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What policies should organizations put in place to make the most of mobility’s benefits without putting valuable enterprise resources at risk? Experts advise IT managers to consider a range of issues.
The first step is to assemble a committee of stakeholders from throughout the organization. Every department that will be affected by a mobility deployment should have a seat at the table.
This diverse group must spell out clear usage parameters for mobile devices and the data they access. For example, the committee should determine which job titles make it appropriate for workers to use mobile devices for their jobs. Within this group, the committee should decide which users will receive notebooks, smartphones and tablets that are provisioned by the organization.
Next, this committee should determine which users will be allowed to employ BYOD hardware for work-related activities. Some organizations follow a multitiered approach that pays all device and services costs for senior executives and gives stipends for mobile resources to professionals whose jobs require mobile data access and collaboration.
This approach also can allow the remaining staff to use personal hardware if they agree to usage policies and download an app from the organization’s mobile device management (MDM) solution. Many enterprises create a procurement portal to help users administer their data plans, select devices and activate their accounts.
Other considerations to hammer out include which operating systems will be allowed and whether to ban jailbroken or rooted devices that override vendor controls. Depending on the organization, the committee may have to comply with regulations for protecting data, such as the Health Insurance Portability and Accountability Act (HIPAA) for healthcare Information and the Children’s Internet Protection Act (CIPA) for K–12 education.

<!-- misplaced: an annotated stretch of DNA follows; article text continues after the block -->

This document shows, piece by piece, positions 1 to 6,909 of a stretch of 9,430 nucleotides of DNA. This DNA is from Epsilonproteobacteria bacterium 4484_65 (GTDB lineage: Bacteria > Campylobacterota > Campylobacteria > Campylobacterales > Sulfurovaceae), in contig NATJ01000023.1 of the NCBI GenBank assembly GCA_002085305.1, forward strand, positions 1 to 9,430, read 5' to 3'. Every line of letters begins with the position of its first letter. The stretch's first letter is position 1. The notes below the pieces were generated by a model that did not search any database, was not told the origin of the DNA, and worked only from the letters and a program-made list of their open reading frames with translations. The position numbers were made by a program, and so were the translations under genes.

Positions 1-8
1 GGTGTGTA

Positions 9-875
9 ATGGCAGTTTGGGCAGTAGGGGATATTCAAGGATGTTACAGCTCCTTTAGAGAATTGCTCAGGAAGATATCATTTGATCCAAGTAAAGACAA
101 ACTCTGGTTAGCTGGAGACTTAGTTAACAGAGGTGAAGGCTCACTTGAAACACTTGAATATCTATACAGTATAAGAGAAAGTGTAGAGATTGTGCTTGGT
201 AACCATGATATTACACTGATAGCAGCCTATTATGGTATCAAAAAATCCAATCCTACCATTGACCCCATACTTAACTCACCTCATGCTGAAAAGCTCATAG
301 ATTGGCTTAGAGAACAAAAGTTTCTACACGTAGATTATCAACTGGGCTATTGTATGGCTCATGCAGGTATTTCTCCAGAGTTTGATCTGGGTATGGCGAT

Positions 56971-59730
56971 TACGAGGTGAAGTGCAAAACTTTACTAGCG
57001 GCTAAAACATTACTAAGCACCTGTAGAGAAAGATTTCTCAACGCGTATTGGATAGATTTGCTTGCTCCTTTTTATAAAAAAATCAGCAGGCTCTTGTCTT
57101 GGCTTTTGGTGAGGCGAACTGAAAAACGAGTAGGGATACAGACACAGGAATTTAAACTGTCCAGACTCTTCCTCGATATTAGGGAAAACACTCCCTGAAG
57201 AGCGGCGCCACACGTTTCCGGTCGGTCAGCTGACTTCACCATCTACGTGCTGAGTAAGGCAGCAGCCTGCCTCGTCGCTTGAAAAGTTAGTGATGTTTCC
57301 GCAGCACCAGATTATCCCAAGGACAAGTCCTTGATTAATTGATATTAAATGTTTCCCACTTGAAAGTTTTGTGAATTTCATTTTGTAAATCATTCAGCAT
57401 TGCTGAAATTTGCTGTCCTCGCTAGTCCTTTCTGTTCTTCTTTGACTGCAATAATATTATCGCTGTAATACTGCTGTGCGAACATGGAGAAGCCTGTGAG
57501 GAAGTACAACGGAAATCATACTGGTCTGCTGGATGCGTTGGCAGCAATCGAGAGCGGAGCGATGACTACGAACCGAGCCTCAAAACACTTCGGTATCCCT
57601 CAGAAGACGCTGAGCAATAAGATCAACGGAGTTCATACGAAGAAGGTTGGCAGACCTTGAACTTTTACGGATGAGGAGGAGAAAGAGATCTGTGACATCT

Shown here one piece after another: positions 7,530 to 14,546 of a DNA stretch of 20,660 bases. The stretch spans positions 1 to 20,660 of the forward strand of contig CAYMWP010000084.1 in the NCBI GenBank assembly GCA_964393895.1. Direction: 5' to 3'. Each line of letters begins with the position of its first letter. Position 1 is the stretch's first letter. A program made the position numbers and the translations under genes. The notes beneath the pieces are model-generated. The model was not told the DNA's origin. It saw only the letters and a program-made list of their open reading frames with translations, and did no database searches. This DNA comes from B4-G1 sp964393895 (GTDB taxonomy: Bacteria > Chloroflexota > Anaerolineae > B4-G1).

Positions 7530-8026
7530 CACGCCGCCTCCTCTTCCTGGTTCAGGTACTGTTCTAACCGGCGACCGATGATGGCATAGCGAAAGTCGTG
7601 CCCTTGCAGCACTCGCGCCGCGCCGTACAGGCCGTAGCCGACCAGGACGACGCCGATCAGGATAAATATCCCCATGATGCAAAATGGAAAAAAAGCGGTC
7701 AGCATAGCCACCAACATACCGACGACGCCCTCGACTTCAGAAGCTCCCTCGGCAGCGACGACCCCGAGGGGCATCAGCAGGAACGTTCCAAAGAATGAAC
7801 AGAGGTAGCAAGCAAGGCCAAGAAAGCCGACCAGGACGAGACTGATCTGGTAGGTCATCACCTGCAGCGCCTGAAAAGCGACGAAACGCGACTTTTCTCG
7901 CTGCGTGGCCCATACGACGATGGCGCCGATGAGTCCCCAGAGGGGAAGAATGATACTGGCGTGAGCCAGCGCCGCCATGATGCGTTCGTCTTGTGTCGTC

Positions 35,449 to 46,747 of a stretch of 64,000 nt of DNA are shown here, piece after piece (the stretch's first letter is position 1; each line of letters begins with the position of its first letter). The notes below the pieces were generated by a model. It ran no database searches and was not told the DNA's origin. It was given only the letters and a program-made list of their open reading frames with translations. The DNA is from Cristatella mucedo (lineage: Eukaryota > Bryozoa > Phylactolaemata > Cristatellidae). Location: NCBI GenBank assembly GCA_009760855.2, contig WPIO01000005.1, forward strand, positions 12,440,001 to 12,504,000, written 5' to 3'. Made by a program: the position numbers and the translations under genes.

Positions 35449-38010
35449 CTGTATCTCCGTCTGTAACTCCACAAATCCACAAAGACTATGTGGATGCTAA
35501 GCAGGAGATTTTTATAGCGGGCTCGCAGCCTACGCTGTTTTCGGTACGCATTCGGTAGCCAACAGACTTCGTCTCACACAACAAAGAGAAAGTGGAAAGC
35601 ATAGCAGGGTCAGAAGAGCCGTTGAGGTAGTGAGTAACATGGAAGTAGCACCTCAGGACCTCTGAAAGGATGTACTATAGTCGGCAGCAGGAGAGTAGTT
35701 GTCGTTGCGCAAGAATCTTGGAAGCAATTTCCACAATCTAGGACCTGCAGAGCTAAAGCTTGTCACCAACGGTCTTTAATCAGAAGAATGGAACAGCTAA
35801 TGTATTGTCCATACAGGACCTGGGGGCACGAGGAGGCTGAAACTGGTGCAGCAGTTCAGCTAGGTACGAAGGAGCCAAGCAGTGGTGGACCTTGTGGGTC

It is also important to define acceptable practices by staff members, such as avoiding applications deemed unsafe or unsuitable for downloading on devices that connect with internal networks — a practice known as blacklisting. Conversely, mobile users should clearly understand what their organization may do to protect its resources. Many enterprises expect to wipe personal information from provisioned devices or organizational data from BYOD gear when an employee departs.
Pushing out communications about existing and emerging mobile policies is also crucial. The steering committee should delegate responsibility for making sure that new employees receive a thorough briefing during the hiring and training process and that all staff members receive regular policy updates.
IT stakeholders should keep their peers informed about technologies used to manage and secure mobile devices, applications, enterprise data and BYOD activities. The IT department also should tackle issues surrounding mobile application development, including the programming platforms the organization will support, creation of an internal app store to distribute programs to staff members and determining whether additional resources will be needed for support and help desk services.
Finally, the entire committee should take steps to keep its work relevant into the future. It should create a mobile roadmap for the next 12 to 18 months to address ongoing technology innovations, anticipate changes in the mobile market and outline how mobile solutions can continue to support the enterprise as its vision and business needs evolve.
Want to learn more? Check out CDW’s white paper, “Microsoft: Planning for Mobile Success.”